SXSW 2016: deep in the heart of Texas on a Saturday night
The hits from the last night of the SXSW festival including Snarky Puppy, NxWorries, Deantoni Parks and J Rocc and Karriem Riggins.
By Saturday, SXSW is so done that you could stick a fork in it. The buzz bands have left town, most of the parties are over, a lot of the delegates have headed home and the usual Saturday night hustle makes getting anywhere around Sixth Street more hassle that it’s worth.
But if you dig deeper, you can find gold and that meant sticking to two spaces. At the Empire Garage venues on Red River, the Stones Throw and Leaving labels were hosting back to back showcases, while Snarky Puppy mastermind Michael League’s GroundUp label were in situ at the Cedar Street Courtyard. Cue some un-EPO-enhanced cycling through the backlanes to get the best of both worlds.
The big surprise for many was the funky-as-fuck collaboration between J Rocc and Karriem Riggins. With the latter on the drums and the former on the decks, the pair whipped up a set which ebbed and flowed with thrills and delights. The highlight, naturally, was Dillaesque. Here’s hoping the pair re-up this mesmerising display again soon.
You got the feeling that Knxwledge was a bit annoyed at the fact that his NxWorries partner was nowhere to be seen at the start of their set. “Got the feeling”? More like you couldn’t not know that Knxwledge was fuming about the lack of a certain Mister Anderson Paak onstage. Given that Paak was rushing around the city like a blue-arsed fly all week may have had something to do with it, but Knxwledge sulked like a toddler and proceeded to engage in some car-crash DJ-ing for about 20 minutes. All changed when Paak grinned his way onstage, chided his NxWorries sidekick and proceeded to show just why he’s the man when it comes to SXSW 2016. Paak is sure to be leaving small clubs like this one behind pretty fast so it was fascinating to see him still able to roll and punch with the best of them. A year ago, I remember catching them in action and there were very few there to see the show. It’s much different story in 2016 thanks to the Paak effect.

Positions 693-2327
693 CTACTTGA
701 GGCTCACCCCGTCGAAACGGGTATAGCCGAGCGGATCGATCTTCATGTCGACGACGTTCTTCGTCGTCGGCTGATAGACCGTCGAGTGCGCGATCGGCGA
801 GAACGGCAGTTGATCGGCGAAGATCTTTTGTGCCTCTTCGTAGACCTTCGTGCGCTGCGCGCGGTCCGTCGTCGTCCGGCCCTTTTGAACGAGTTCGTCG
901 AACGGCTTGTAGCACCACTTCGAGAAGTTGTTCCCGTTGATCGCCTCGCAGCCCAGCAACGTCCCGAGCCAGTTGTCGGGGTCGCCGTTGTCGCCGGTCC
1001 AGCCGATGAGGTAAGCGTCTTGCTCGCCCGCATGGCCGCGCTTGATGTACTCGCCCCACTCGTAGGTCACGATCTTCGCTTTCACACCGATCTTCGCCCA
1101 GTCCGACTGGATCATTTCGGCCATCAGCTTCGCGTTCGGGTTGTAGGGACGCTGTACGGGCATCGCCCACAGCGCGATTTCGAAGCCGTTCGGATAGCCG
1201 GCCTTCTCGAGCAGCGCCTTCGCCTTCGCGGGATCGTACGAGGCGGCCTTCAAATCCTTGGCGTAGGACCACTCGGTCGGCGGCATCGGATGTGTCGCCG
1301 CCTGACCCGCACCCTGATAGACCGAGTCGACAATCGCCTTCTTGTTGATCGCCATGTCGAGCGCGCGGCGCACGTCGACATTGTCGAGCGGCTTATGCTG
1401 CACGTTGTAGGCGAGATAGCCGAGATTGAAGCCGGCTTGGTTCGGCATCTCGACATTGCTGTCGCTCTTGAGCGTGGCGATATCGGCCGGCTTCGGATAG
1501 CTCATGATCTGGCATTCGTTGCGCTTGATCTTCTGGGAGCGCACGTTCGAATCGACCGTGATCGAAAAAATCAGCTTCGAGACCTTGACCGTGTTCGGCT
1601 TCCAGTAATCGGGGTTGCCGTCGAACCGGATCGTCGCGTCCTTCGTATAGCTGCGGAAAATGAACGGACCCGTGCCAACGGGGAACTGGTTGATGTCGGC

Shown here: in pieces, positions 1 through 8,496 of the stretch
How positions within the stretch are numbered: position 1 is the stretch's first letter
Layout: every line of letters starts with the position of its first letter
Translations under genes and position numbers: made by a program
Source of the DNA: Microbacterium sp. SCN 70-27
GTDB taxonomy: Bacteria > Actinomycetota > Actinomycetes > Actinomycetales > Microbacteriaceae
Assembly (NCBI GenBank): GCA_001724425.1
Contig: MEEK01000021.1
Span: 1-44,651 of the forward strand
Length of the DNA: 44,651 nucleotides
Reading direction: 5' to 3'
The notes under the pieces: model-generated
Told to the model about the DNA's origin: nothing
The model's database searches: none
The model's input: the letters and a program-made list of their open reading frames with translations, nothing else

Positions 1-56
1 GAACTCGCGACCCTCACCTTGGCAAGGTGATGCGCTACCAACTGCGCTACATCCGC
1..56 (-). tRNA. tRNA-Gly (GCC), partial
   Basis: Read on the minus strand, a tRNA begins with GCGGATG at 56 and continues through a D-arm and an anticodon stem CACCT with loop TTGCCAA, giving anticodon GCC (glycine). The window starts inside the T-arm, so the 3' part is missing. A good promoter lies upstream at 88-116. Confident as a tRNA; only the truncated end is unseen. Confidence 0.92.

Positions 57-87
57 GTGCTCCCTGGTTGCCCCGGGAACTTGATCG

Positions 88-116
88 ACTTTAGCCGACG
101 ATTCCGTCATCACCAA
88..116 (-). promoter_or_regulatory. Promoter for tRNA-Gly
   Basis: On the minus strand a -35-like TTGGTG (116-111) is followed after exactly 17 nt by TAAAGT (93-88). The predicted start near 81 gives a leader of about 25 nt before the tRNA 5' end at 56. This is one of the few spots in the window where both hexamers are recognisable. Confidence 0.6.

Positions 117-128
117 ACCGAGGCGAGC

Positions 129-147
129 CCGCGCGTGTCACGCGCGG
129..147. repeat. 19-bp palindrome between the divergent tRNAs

Deantoni Parks is the funky drummer. He worked with Flying Lotus, The Mars Volta and Sade before releasing the “Technoself” album late last year, yet its shine come second to the thrilling, exciting, attention-catching live show. Playing the drumkit with his left hand and feet and triggering a keyboard and effects with his right hand, Parks’ show is a sublime blend of man and machine creating bespoke, unique, highly infectious electronic music. You can hear traces of various influences and other sounds, but this Parklife is distinctive, eerie and unmissable
It’s taken me until now to see Snarky Puppy live and it’s truly my loss. Playing far side get-down music for mind, body and soul, the group have been pushing the envelope far and wide when it comes to just what jazz is all about for some time now. In the Cedar Street Courtyard, the band with the deep Texas roots unveiled colourful, gloriously textured and bewitchingly infectious grooves to keep folks dancing and moving. It was a family house party and one where the group’s different components – the NOLA-style brass, the funky-funky shakedown and the noodly wig-outs – came powerfully together. A fine, fine way to end a mighty week of live music.